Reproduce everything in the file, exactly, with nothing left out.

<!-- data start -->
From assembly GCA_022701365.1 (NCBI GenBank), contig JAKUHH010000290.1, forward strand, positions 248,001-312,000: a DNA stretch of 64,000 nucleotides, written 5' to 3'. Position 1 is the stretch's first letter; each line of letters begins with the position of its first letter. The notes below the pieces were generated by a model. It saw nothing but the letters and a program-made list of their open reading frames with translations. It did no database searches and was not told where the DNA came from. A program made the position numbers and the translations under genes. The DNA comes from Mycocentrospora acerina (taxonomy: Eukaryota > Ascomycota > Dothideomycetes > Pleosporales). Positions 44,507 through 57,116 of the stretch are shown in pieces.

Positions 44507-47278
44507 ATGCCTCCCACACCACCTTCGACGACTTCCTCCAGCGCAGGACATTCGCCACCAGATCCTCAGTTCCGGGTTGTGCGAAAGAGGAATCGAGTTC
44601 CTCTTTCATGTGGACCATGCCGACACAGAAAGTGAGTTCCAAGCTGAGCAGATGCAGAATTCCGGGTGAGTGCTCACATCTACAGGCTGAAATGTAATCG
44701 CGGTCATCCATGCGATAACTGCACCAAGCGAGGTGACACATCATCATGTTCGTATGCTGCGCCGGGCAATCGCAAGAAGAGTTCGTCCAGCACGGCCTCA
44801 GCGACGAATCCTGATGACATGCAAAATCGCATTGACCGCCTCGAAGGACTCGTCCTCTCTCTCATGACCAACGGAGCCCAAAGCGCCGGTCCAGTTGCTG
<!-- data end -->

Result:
From assembly GCA_022701365.1 (NCBI GenBank), contig JAKUHH010000290.1, forward strand, positions 248,001-312,000: a DNA stretch of 64,000 nucleotides, written 5' to 3'. Position 1 is the stretch's first letter; each line of letters begins with the position of its first letter. The notes below the pieces were generated by a model. It saw nothing but the letters and a program-made list of their open reading frames with translations. It did no database searches and was not told where the DNA came from. A program made the position numbers and the translations under genes. The DNA comes from Mycocentrospora acerina (taxonomy: Eukaryota > Ascomycota > Dothideomycetes > Pleosporales). Positions 44,507 through 57,116 of the stretch are shown in pieces.

Positions 44507-47278
44507 ATGCCTCCCACACCACCTTCGACGACTTCCTCCAGCGCAGGACATTCGCCACCAGATCCTCAGTTCCGGGTTGTGCGAAAGAGGAATCGAGTTC
44601 CTCTTTCATGTGGACCATGCCGACACAGAAAGTGAGTTCCAAGCTGAGCAGATGCAGAATTCCGGGTGAGTGCTCACATCTACAGGCTGAAATGTAATCG
44701 CGGTCATCCATGCGATAACTGCACCAAGCGAGGTGACACATCATCATGTTCGTATGCTGCGCCGGGCAATCGCAAGAAGAGTTCGTCCAGCACGGCCTCA
44801 GCGACGAATCCTGATGACATGCAAAATCGCATTGACCGCCTCGAAGGACTCGTCCTCTCTCTCATGACCAACGGAGCCCAAAGCGCCGGTCCAGTTGCTG